gms | German Medical Science

129. Kongress der Deutschen Gesellschaft für Chirurgie

Deutsche Gesellschaft für Chirurgie

24.04. - 27.04.2012, Berlin

Is pneumoperitoneum the cause of mesh shrinkage of biomaterial in laparoscopic IPOM hernia repair?

Meeting Abstract

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  • Nicolas Kuehnert - Universitätsklinikum Aachen, Transplantations- und Viszeralchirurgie, Aachen

Deutsche Gesellschaft für Chirurgie. 129. Kongress der Deutschen Gesellschaft für Chirurgie. Berlin, 24.-27.04.2012. Düsseldorf: German Medical Science GMS Publishing House; 2012. Doc12dgch422

doi: 10.3205/12dgch422, urn:nbn:de:0183-12dgch4227

Published: April 23, 2012

© 2012 Kuehnert.
This is an Open Access article distributed under the terms of the Creative Commons Attribution License ( You are free: to Share – to copy, distribute and transmit the work, provided the original author and source are credited.



Introduction: Today, the laparoscopic placement of intraperitoneal onlay mesh is an accepted and common technique used in hernia surgery. One of the unsolved issues of laparoscopic hernia repair is the change of volume and surface of implanted meshes after gas insufflation. The required pneumoperitoneum makes a significant increase in surface area of the abdominal wall which attracts natural post-operative mesh shrinkage after drain out the gas. This problem, caused by gas insufflation of the abdomen was estimated with a mesh visible by MRI.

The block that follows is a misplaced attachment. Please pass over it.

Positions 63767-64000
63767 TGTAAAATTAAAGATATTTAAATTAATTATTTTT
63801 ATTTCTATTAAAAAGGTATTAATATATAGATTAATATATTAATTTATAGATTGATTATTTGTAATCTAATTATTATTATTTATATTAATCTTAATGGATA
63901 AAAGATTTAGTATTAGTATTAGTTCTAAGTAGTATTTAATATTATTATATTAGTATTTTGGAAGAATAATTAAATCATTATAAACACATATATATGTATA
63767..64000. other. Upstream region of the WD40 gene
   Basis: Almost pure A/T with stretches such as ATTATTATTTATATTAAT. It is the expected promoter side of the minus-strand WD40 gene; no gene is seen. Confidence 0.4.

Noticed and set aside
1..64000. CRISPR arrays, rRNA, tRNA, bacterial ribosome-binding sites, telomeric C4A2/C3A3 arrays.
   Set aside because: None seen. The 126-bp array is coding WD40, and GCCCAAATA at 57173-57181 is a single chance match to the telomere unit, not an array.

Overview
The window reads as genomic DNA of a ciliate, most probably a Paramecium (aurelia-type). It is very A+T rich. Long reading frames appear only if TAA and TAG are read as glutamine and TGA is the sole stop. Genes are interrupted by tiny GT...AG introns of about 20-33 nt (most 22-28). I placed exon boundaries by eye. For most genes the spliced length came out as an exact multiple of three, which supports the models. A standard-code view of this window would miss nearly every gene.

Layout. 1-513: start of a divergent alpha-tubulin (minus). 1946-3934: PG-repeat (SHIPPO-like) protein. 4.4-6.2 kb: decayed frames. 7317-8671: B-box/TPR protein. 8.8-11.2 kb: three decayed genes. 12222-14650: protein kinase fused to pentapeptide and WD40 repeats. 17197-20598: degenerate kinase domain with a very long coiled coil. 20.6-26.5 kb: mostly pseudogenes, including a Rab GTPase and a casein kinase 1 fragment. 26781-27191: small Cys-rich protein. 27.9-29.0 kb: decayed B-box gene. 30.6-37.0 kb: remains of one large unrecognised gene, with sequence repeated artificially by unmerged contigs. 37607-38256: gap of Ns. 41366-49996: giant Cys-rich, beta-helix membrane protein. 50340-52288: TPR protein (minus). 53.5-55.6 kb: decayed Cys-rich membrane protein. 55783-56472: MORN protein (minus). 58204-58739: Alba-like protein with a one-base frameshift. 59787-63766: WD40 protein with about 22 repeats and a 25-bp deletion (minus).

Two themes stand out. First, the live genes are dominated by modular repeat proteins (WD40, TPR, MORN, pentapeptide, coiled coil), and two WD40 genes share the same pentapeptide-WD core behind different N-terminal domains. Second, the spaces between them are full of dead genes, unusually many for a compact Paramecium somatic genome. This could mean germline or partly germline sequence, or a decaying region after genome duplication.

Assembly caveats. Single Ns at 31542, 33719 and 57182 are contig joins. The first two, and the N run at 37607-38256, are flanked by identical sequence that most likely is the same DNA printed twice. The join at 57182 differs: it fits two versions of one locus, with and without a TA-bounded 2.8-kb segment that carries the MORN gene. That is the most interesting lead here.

Materials and methods: Laparoscopic intraperitoneal onlay mesh implantation (IPOM) was performed in 10 female rabbits using ferro-oxide loaded polyvinylidene fluoride meshes (PVDF). Intra- abdominal pressure was 9 mmHg. The change of mesh-surface was evaluated by MR-Images after 1, 30 and 90 days and expressed as percentage loss of surface of original size. The animals were killed after 90 days for comparing the MRI results with explantation measurements and furthermore random core biopsies of mesh and adjacent tissue were obtained and histological examined.

Results: The MR images showed a significant loss of mesh surface of 34.1 % directly at day 1 after laparoscopic surgery. In investigating the time between day 1 and day 90 after surgery no significant additional reduction of mesh surface was observed. Finally, the mean loss of surface was 35.4 % measured by MRI compared to 40 % of explantation measurements after the whole observation time of 90 days.

Conclusion: This study is the first experimental study which examined the effect of pneumoperitoneum in laparoscopic IPOM technique in terms of the loss of mesh surface immediately after surgery. Pneumoperitoneum in laparoscopic IPOM hernia repair seems to be responsible for a large part of the loss of mesh-surface immediately after implantation of the prosthesis, suggesting that the surgical techniques may require adjustment.